Sucking down the bad humors of sickness
Illness, an all-encompassing ache
Heavy lidded, I survey my space
Encroaching pressures, a claustrophobic nightmare
Head pulsing in rhythmic pings
Thank God for health
When simple moments of stillness are simple, unnoticed pauses
And not overwhelmed seconds of strained release of focus
Crowded room, melee of conversation
Fervent communication increasing with the minutes
Excitement, energy bouncing between strangers grouped within
Shifting bodies occupy uncomfortable seats
And then, a single call for silence
All activity ceased.
In my dream there was only us two
You and I
Nothing but plush white bedding and soft luxurious pillows
We lay together
Hands, legs intertwined
Silent but for the deep breathing of contentment
The future but a promise of sunshine
The past already distant on the horizon
When I wake, the image disappears
Try as I may to close my eyes –
To will myself back into bliss –
I fail in conjuring our heaven.
Awakened to reality alone
Its scratchy blankets and cold sheets
Incessant pressures smother me.
‘As well for the coowe as for the bull’ - John Heywood
Bull out to pasture, collecting fill
Calves frolic lightly, suckling at will
Cow stands at ready, awaiting desire
Long hours repass motherhood thus transpires
He surveys his claim, proudly content
But little further exertions are expend’
She looks to the horizon forlornly
When calves grow, she may free
He is praised for little more
Than donating his gene, herd ensure-d
But she works endlessly without cease
No respite, less praised, no release
We finally had an uneventful travel to a destination, if you consider uneventful arriving at the right airport on time for agent ticketing, getting seated next to my 11-year-old instead of across the plane, and being given Group One boarding (which for stowing carry on luggage is absolutely essential). I noted as Chi struggled with an open bag of extra items that I might need to be more conscientious of her packing methods. This was made more clear as I observed her slightly stained jeans and her spare pair of too short jeans dangling out of her bag. And it was confirmed when the bag exploded inside the TSA scanner and blocked the conveyer belt’s rollers from spinning. I might have been a bit snappy about the whole thing, hurrying the poor girl along with orders she hardly had time to process before I spat the next. In true Chi fashion, though, she took it all in stride and didn’t bother to contain her bubbling excitement about the trip.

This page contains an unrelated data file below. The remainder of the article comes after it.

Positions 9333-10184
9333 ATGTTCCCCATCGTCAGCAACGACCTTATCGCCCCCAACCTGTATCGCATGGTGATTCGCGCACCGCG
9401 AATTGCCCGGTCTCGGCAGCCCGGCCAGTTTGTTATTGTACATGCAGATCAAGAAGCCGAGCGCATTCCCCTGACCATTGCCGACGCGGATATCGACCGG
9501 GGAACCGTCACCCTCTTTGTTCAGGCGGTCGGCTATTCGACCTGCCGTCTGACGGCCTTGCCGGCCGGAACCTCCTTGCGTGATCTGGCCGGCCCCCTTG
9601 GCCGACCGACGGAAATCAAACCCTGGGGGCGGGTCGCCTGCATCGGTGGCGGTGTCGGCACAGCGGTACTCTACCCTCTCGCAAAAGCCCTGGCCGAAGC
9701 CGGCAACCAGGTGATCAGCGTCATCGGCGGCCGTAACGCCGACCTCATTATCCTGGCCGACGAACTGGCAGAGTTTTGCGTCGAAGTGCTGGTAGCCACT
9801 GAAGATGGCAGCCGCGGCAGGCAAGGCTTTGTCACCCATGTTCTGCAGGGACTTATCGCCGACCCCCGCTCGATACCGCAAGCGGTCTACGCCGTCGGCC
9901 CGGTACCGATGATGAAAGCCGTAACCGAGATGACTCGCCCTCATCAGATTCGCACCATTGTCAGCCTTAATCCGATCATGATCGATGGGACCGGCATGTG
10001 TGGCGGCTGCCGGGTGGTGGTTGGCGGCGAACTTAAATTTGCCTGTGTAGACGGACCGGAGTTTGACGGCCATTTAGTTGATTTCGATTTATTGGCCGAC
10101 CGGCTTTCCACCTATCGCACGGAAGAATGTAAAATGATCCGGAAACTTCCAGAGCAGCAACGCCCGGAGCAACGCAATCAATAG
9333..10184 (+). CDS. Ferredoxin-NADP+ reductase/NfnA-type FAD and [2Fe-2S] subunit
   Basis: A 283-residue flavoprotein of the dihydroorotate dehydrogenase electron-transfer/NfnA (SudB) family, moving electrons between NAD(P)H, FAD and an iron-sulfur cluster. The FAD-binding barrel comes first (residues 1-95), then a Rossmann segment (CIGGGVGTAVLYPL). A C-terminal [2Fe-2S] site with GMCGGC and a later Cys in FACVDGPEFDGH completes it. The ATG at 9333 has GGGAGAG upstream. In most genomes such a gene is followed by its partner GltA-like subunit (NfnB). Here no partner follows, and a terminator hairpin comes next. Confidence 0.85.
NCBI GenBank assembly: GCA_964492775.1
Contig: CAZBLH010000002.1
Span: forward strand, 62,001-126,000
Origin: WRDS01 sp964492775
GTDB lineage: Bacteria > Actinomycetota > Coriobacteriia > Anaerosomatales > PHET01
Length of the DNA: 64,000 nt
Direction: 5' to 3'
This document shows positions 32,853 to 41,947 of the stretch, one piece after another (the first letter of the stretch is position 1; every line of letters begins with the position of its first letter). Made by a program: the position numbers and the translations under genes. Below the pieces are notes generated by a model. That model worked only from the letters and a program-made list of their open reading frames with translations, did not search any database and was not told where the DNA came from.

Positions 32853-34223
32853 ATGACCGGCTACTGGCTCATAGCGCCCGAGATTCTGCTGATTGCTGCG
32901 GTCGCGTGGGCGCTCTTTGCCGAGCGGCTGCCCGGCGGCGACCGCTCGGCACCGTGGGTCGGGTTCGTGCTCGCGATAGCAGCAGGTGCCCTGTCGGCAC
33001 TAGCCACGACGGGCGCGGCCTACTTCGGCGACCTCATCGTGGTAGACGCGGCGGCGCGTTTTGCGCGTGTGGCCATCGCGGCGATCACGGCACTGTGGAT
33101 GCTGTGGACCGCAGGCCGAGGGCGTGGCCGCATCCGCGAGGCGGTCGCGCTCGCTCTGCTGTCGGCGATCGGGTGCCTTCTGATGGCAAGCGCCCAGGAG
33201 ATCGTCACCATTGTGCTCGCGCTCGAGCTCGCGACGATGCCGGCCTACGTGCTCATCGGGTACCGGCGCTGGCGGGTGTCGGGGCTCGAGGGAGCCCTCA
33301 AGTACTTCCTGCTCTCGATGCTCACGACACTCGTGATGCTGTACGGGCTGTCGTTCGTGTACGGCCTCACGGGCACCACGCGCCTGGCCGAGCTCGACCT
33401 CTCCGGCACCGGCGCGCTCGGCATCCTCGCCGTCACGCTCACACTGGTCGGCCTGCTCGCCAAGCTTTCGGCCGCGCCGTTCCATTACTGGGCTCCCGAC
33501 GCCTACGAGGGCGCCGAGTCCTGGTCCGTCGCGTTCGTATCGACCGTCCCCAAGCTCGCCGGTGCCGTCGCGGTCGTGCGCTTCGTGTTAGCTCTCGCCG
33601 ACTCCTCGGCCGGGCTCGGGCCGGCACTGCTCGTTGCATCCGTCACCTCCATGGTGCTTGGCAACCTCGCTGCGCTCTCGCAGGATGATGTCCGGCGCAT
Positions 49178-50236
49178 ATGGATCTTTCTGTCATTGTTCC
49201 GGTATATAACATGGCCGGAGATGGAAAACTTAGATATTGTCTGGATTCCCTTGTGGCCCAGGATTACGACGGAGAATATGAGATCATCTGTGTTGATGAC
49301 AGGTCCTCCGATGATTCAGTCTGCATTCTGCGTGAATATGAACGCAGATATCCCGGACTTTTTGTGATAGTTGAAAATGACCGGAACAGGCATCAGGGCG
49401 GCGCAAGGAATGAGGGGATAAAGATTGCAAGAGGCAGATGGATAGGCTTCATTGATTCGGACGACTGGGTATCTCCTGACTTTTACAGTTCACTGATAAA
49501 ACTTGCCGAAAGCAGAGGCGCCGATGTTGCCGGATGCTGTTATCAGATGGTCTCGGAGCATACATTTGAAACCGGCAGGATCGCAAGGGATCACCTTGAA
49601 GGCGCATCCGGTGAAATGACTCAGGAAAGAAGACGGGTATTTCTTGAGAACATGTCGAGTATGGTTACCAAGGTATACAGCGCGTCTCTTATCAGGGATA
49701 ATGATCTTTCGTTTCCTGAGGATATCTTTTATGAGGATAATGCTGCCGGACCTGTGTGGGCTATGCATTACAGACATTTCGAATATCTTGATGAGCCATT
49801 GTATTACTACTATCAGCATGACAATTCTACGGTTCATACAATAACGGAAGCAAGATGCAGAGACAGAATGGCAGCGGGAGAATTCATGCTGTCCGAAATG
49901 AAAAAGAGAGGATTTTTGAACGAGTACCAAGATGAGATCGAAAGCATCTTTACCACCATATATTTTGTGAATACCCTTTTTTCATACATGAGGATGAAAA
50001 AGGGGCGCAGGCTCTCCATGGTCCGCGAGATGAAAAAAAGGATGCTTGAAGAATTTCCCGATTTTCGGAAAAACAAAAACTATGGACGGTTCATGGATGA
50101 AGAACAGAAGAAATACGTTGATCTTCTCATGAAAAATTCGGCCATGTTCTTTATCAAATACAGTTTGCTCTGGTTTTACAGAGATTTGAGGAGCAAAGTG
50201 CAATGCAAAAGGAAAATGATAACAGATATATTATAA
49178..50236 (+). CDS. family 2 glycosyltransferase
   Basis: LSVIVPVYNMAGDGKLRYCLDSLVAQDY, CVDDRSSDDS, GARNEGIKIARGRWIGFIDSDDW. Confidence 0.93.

I learned quickly that sitting behind the bulk head is not ideal. There’s no space to stow the things too personal and important to put in an overhead compartment – one I can hardly reach without precariously leaning forward, stretching out my arms, and standing on a seat on tip toes. It is also not ideal to pack all of the diapers and wipes needed for a non-stop trip with a toddler in a bag not kept in close proximity. [oh my goodness, the smells that child can create!] Despite this inconvenient lack of storage, the good thing about this particular row of seats is that it offers ample leg room. Certainly, I don’t have need to stretch far, but I could let Ri toddle between Chi and I as she pulled out magazines to mumble-”read” before releasing them to the floor and then opened barf bags to moan and hum into. She also made frien-emies of the first class flight attendant as she insisted on playing peek-a-boo with the drawn curtain separating us coach flyers from the more important passengers.